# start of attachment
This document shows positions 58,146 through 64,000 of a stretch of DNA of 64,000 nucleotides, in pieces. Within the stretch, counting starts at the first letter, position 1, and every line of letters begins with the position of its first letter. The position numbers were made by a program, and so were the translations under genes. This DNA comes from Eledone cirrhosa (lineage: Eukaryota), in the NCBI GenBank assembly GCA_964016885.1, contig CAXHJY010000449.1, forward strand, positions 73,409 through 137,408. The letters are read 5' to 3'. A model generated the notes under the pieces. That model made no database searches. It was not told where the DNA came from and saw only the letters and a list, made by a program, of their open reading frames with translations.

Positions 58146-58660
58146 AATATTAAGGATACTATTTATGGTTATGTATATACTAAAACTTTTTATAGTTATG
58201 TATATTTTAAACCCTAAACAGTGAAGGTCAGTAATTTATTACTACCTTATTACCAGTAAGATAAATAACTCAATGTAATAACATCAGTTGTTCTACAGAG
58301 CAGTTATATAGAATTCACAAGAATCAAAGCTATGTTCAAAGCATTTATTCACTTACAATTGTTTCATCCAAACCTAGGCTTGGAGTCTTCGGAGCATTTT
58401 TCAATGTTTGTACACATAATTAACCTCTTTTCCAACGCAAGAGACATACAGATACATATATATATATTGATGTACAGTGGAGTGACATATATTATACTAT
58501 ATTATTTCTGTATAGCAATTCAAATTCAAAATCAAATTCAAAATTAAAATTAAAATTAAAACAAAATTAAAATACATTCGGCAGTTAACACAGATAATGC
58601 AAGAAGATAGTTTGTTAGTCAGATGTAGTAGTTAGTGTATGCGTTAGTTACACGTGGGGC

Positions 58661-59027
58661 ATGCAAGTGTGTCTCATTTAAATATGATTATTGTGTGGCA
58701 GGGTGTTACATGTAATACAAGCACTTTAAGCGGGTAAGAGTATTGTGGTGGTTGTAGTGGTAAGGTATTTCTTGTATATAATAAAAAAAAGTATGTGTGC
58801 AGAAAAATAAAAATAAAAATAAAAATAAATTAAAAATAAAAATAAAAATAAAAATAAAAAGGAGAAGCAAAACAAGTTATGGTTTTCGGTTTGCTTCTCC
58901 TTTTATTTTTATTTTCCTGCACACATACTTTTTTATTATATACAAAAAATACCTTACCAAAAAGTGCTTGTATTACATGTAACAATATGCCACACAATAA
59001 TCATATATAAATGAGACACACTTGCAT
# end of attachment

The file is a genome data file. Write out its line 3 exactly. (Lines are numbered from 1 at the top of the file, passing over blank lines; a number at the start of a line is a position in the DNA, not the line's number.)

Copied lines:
58146 AATATTAAGGATACTATTTATGGTTATGTATATACTAAAACTTTTTATAGTTATG